On Friday, the 28th of June, 1776, the brigantine Nancy, under the command of Captain Hugh Montgomery, arrived at Cape May from the Virgin Islands. He brought a cargo of munitions for the Continental Army. An urgent message was sent to Captain John Barry of the Continental brigantine Lexington, anchored near the mouth of the Delaware Bay. Two large British warships were pursuing Nancy.
The dunes above, near Cape May, are very similar to what Turtle Gut Inlet looked like two hundred and fifty years ago.
Lexington, accompanied by Wasp, set out to aid the Nancy. They anchored close to Cape May to wait out the night. In the early light of dawn, realizing the necessity for quick action, Captain Barry ordered the boats from the Lexington and Wasp, taking personal command of the rescue. The Nancy was hard aground in Turtle Gut Inlet and under heavy fire from the British warships. Barry and his men boarded the Nancy. They manned Nancy’s guns to ward off the attack of the warships. At the same time unloading the valuable cargo of munitions and storing it safely ashore.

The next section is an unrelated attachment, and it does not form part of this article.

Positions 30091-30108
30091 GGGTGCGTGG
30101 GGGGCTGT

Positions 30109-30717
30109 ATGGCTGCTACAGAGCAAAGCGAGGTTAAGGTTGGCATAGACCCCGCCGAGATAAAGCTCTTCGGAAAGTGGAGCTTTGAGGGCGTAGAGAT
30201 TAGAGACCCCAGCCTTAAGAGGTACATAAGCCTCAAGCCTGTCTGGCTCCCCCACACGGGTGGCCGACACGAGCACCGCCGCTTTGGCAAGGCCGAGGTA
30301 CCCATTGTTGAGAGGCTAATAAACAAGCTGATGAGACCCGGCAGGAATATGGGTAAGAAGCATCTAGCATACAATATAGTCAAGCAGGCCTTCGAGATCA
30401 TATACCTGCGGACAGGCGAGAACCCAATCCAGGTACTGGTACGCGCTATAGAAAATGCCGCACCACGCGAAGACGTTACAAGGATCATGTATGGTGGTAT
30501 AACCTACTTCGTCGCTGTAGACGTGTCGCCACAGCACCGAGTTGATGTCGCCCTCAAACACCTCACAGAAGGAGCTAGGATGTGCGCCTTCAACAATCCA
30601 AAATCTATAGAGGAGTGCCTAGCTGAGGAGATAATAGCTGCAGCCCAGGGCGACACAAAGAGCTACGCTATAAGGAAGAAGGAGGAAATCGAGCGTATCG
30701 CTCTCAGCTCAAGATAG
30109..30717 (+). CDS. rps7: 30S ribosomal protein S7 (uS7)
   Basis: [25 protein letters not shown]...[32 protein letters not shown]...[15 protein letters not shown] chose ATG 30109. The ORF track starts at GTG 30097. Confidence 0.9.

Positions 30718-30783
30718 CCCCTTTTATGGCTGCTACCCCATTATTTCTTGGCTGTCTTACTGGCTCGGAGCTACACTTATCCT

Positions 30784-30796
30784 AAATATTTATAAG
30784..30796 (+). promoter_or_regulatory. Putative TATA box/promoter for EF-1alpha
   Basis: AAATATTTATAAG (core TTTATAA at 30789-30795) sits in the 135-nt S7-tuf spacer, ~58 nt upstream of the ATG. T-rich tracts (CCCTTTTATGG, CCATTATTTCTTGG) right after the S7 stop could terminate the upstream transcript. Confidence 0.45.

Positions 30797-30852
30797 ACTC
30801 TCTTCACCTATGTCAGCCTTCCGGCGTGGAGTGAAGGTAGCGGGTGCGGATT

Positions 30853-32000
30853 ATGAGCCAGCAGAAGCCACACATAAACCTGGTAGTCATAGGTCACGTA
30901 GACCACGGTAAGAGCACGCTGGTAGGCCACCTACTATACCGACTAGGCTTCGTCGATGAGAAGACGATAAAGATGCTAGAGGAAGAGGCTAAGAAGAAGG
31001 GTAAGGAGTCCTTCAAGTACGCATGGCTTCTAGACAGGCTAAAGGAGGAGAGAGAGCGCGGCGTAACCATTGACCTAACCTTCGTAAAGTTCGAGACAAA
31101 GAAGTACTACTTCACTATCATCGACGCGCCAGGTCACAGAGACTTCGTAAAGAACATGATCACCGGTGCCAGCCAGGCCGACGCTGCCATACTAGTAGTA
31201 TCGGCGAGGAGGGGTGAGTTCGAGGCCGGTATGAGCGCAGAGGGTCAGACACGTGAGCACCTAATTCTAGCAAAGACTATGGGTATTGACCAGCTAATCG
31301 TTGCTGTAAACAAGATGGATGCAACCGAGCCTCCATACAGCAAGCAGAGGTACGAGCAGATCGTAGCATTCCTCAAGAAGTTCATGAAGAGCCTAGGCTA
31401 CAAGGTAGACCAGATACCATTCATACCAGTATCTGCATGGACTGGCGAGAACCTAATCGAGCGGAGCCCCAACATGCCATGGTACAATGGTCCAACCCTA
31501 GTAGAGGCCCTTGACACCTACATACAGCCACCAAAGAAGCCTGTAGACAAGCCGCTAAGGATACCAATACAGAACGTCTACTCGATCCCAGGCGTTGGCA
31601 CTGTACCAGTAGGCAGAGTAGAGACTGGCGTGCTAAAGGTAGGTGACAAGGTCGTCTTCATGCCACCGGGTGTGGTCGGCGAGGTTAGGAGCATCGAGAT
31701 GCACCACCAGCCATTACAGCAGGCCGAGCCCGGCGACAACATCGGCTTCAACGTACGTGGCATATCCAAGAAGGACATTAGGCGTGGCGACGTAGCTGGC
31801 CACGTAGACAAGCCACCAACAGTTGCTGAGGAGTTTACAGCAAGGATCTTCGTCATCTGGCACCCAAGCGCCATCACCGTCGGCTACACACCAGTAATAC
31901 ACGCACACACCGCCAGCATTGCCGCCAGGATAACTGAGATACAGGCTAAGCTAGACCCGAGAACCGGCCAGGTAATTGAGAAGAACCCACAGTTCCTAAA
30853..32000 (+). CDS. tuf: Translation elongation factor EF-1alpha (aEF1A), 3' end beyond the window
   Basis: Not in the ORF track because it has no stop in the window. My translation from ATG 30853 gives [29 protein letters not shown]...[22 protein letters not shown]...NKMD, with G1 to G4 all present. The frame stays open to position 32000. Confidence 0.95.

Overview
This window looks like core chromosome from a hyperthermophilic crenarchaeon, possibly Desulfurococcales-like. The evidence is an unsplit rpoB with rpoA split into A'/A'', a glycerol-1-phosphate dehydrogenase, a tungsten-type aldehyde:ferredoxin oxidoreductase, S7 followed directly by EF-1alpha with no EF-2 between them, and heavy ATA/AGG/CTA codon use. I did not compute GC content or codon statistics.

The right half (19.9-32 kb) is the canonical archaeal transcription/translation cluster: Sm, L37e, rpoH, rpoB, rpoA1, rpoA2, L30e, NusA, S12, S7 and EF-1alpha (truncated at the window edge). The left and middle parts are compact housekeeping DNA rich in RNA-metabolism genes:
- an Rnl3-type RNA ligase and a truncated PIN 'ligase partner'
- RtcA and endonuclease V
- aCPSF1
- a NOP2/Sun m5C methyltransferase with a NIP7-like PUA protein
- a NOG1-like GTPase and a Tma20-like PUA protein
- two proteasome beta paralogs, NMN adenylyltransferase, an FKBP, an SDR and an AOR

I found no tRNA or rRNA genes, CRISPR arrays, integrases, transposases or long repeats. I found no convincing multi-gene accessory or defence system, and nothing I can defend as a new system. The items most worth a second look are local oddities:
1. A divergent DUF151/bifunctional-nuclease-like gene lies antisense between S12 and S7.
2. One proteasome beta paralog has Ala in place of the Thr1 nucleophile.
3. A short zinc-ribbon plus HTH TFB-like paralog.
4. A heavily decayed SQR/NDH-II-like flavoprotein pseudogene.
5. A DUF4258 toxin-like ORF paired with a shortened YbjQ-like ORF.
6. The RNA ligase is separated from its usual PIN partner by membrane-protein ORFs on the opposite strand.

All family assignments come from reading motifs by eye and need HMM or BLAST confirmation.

Nancy was taking a terrific bombardment from British cannons. Somehow she returned enough fire to discourage a boarding party of enemy sailors from the large frigate, Kingfisher. After only about two-thirds of the gunpowder had been unloaded, Captain Barry ordered the men to abandon the ship. He also planned other surprises you can read about in USS Lexington and the Battle of Turtle Gut Inlet.
The last man to leave the ship was reportedly a seaman who stayed behind to retrieve the ship’s flag. The boats made the few hundred yards to shore safely, stopping only to pull the seaman and his precious flag into the boat. This same story is also told from the viewpoint of a young teenage boy in Edward and the Canvas Python.
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